The stock market surprised the majority of analysts again in October as the S&P was up 4.4%, the Nasdaq 100 was up 3.8%, and the Russell 2000 gained 2.5%. The Dow Industrials did a bit better than the small caps, for a change, as it was up 2.7% but the Dow Transports led the pack, up close to 6%.
Last summer, several analysts warned investors about the poor historical record for stock prices in September as in the past 60 years, the S&P was down on average 0.8%. The technical picture in early September had improved as many stocks had already reached good support.
At the end of September, many were again concerned about the potential for an "October crash" and the government shutdown caused some to sell in a panic. The dramatic rally from the October lows reinforces that it is better to invest or trade based on hard data not emotion.
So how do stocks normally do in November? Since 1952, the S&P has averaged a gain of 1.40% as it was up 41 years and down just 20. Going back just 20 years, there is not much difference as the S&P was higher in 14 years and lower in seven with an average gain of 1.34%.
So what does history tell us about November's performance after there have been nice gains in the preceding two months? The S&P 500 was up 3.0% in September 2013 and 4.5% in October. Since 1992 there have been only five years with similar gains in both September and October.
The best performance was in 1996, when the S&P added an additional 7.3% in November while 2007 was the worst, as the S&P 500 dropped 4.1%. I found that the most interesting charts were from 1998 and 2010.
The chart shows that the 6.2% gain in September 1998 was followed by a sharp drop in early October that took the S&P 500 below the September lows on October 8. The downtrend, line a, was overcome five days later and stocks stayed strong into the end of the year as an additional 5.6% was added in December.
The decline in 2013 ended on October 9 when the S&P 500 formed a doji. It took six days of strong action before the S&P 500 was able to make new highs in 2013. On this rally, the weekly NYSE Advance/Decline line broke out to the upside, which is a bullish signal for the overall market.
In 2010, stocks bottomed in early September as the A/D line started to lead prices higher early in the month. The rally lasted until November 5 as the S&P 500 dropped 4.5% in just seven days but held the lows late in the month resulting in a small monthly loss. This was followed by a strong December as the S&P gained 6%.
So what do I think will happen in November 2013? The strong monthly finish has caused some of the TV analysts to start talking of a bubble, which from a contrarian standpoint is bullish. There are some signs that the market is losing momentum on a short-term basis but it would take a very ugly weekly close to suggest a sharp decline in November.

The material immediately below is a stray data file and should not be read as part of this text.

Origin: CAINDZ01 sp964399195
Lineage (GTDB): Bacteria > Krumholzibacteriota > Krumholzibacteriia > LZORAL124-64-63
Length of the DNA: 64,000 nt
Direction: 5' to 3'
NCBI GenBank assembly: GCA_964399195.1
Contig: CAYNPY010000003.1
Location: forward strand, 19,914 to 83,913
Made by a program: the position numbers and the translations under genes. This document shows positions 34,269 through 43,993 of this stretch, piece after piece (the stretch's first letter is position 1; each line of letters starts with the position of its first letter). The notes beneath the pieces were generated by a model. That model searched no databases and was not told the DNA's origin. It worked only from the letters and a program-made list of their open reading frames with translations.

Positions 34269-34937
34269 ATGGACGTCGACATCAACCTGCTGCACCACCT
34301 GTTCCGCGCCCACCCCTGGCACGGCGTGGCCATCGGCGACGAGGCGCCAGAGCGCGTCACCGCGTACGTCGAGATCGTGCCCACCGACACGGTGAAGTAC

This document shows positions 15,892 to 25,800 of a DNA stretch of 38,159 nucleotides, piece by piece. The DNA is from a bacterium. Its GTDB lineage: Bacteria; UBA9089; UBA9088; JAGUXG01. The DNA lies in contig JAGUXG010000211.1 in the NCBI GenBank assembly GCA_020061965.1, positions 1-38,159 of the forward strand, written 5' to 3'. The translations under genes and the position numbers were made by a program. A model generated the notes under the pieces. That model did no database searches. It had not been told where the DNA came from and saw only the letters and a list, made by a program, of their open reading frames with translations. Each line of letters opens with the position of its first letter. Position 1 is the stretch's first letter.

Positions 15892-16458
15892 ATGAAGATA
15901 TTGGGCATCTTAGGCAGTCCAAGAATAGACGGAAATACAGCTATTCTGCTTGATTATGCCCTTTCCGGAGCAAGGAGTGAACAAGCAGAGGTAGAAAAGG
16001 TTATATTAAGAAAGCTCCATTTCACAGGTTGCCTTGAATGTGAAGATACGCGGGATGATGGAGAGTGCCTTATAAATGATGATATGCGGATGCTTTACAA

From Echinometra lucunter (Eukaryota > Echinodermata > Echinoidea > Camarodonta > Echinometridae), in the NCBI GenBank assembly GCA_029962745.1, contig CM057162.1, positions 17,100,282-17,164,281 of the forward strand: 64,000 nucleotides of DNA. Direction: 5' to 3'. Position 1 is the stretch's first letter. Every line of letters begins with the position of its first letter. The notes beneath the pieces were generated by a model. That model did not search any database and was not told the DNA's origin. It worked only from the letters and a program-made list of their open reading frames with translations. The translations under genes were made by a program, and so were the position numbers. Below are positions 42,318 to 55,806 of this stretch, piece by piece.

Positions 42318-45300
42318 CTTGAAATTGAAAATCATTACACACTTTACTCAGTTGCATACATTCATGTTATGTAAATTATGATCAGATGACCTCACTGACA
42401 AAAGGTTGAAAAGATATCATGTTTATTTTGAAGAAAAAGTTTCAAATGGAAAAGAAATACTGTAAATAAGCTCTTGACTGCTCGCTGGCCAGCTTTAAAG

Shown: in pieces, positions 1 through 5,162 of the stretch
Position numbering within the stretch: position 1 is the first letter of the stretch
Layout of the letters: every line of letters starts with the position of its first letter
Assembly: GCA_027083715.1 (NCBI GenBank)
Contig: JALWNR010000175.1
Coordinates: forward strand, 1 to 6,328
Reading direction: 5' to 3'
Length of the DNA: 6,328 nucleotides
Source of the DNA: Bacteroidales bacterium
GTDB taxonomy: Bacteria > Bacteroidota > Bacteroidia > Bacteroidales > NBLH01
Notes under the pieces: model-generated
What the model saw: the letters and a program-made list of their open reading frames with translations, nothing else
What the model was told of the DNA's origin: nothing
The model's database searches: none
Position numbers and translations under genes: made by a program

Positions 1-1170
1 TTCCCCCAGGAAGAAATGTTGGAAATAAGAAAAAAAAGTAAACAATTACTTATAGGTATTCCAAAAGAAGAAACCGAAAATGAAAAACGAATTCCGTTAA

If the market does correct 2-3% and then the S&P 500 challenges the 1800 level, it could lead to some pre-Thanksgiving profit-taking and possibly a fractional monthly change. I still think it is best to focus on stocks, not the market, as last December's signal from the market internals for a double-digit year is still intact.
Of course, being in stocks that are in the strongest sectors will be the key, and I reviewed some my favorite sectors from a monthly and weekly perspective in the most recent Trading Lesson. Since the stock market's 2009 lows, there has been a wide disparity in how the index-tracking ETFs have performed.
The Powershares QQQ Trust (QQQ) is clearly the leader, up over 200%, which is over 20% better than the iShares Russell 2000 (IWM), which is up 178%. The small caps have done over 40% better than the large cap Spyder Trust (SPY) but this performance does not include dividends, which would narrow the gap considerably. The SPDR Dow Jones Industrials (DIA) has continued to lag as its price is up just 120% during the bull market.
From a global standpoint, the economies and stock markets of the developed world continue to improve with the German Dax Index making a new all-time high in October. I continue to expect further improvement in the US and Eurozone economies in the coming months. This should also help turn things around in the emerging markets.
The US economic data last week was generally positive as the S&P Case-Shiller Housing Price Index continued to improve last Tuesday even though consumer confidence took a hit in reaction to the government shutdown.
Both the short- and long-term trends in consumer confidence (lines a and b) are still intact, and it shows a pattern of higher highs. The weakness in the retail sales was not too surprising but it is the next two months that will be important.
Good news from the manufacturing sector on Friday as the ISM Manufacturing Index came in at 56.2, which was the highest reading since April 2011. Though the new order component was pretty much unchanged, the exports were up sharply.
On Monday, we will get the latest data on factory orders, followed on Tuesday by the ISM non-Manufacturing Index. The preliminary 3rd quarter GDP report is scheduled on Thursday along with the jobless claims. The delayed November jobs report comes out on Friday and should be closely analyzed, though any tapering before year-end seems unlikely.
What to Watch
The stock market rally from the October 10 lows did resolve some of the signs of technical weakness that I have been discussing over the past two months. This does allow for further gains going into the end of the year, even though it has been a great year already.